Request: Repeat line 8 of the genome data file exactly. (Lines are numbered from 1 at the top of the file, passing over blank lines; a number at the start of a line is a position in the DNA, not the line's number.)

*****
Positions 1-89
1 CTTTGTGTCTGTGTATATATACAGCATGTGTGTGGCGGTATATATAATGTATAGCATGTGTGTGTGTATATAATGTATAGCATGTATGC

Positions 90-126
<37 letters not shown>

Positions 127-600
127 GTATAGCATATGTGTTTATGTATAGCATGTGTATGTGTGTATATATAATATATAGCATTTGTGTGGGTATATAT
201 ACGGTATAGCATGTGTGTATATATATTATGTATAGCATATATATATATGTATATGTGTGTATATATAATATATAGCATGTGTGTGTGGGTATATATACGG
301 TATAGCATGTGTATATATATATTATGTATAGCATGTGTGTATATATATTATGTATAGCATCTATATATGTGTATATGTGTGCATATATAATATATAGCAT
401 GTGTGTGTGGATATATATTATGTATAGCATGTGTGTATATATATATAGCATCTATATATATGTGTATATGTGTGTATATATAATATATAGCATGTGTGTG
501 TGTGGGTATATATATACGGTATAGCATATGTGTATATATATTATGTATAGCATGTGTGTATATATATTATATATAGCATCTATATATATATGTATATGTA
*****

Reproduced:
301 TATAGCATGTGTATATATATATTATGTATAGCATGTGTGTATATATATTATGTATAGCATCTATATATGTGTATATGTGTGCATATATAATATATAGCAT